Award Winners

George Bogin Memorial Award - 2021

Natalie Eilbert


Not, I wanted to call this testimony, to say
               evidence, one who attests, but         something yes
delicious about psalm, as in song sung to a
                              harp, that English is            the         only instance of the word
in which its p is not pronounced, which begs
               which pleads, which we removed long ago
to be more snake than path, why I thought
                              about testimony                 because I never did, and
there are degrees of abuse, and one can inter
                course without         consent and only receive a
fine, it is the third degree, psalm begins us
                              on             a         mountain, fine, because the mountain can
only watch its animals fall, its face sings to
                a string as     a        thing plummets through an
anti-scream, anti-testimony, the body as it
                              will be unseen     unlikely as              itself, as its bright
evidence of being, I say this because a story
                became clear to me, about me, the work I’ve
done on forgiveness without letting myself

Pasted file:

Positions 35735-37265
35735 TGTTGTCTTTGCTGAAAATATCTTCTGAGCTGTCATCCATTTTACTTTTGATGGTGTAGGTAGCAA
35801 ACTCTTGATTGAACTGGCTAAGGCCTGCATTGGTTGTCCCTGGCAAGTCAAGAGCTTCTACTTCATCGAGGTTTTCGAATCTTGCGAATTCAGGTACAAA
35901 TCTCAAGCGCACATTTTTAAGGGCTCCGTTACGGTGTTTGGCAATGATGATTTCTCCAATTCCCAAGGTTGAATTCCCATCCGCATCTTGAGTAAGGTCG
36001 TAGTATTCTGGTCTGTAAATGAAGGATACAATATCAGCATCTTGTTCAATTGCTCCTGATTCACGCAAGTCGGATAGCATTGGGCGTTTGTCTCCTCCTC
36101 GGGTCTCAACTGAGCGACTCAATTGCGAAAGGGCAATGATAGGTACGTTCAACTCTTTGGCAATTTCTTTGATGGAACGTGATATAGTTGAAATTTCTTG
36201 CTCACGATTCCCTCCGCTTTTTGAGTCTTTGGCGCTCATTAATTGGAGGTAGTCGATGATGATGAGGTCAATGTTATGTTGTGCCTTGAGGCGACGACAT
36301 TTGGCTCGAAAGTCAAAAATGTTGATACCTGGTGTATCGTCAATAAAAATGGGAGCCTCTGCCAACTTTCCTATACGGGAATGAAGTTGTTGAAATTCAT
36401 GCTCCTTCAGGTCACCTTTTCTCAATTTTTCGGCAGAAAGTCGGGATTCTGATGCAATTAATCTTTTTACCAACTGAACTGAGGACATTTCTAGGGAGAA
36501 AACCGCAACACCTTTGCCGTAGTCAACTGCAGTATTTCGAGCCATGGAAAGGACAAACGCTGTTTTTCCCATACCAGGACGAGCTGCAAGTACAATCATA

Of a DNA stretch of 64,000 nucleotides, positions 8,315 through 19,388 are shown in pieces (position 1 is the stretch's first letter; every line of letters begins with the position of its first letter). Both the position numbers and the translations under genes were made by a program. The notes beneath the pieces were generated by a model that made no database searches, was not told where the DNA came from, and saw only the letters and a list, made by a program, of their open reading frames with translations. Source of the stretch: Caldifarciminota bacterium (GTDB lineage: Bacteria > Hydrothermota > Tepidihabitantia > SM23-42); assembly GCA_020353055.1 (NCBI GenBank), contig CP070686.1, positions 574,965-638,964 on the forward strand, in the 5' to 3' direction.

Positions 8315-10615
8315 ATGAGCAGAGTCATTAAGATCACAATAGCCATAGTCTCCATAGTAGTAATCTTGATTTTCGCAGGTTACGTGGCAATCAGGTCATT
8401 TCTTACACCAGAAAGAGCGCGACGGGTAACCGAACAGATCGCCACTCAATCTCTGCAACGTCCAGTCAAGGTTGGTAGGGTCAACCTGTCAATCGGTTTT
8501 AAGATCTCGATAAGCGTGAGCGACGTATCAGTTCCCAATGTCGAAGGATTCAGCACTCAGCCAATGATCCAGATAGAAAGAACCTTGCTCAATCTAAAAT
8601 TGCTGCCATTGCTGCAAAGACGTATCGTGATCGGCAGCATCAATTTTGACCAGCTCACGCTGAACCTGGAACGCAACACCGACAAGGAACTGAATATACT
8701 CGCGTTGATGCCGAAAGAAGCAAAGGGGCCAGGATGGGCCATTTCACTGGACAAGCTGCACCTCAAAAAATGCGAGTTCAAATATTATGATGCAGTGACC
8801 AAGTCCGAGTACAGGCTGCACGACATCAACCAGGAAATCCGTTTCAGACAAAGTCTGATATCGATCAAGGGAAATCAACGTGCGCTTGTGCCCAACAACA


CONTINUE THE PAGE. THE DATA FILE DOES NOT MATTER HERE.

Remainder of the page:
off the hook,        a              phrase that means to unhinge
the strung body, though like most contemporary
                language it    elides the violence       in search of
more common reliefs, to be let off the hook
                              when a ride is       no            longer necessary, when an
appointment is no longer necessary, when a
                confession is, when fine,    so I am                  fueled by the complication
of shadow in a linguistic sense, in a disordered
                               sense, the story is                a           simple psalm, a p hidden
in our wet dramas the what we owe, and owe
                and oh, psalm                     as in paradigm, between balm
and bomb, answer me   when   I          call to you

Shane McCrae on Natalie Eilbert

The packet of five poems I’ve chosen as the winner of the 2021 George Bogin Memorial Award seems to me extraordinary; each poem claimed my more than complete attention—that is to say, each poem made my attention seem bigger, more comprehensive, than I could make it on my own. The power of these poems to make more of the reader arises from an unusual combination of openness and difficulty—reading them, I was reminded of a remark from one of Isaac Rosenberg’s letters that has been on my mind lately: “Simple Poetry that is where an interesting complexity of thought is kept in tone and right value to the dominating idea so that it is understandable and still ungraspable[.]” These poems are both understandable and ungraspable—although they welcome the reader, they will not be claimed by the reader—and the reader’s attention and imagination are both enlarged, in part, by the reader’s effort to meet the poems at the poems’ great heights.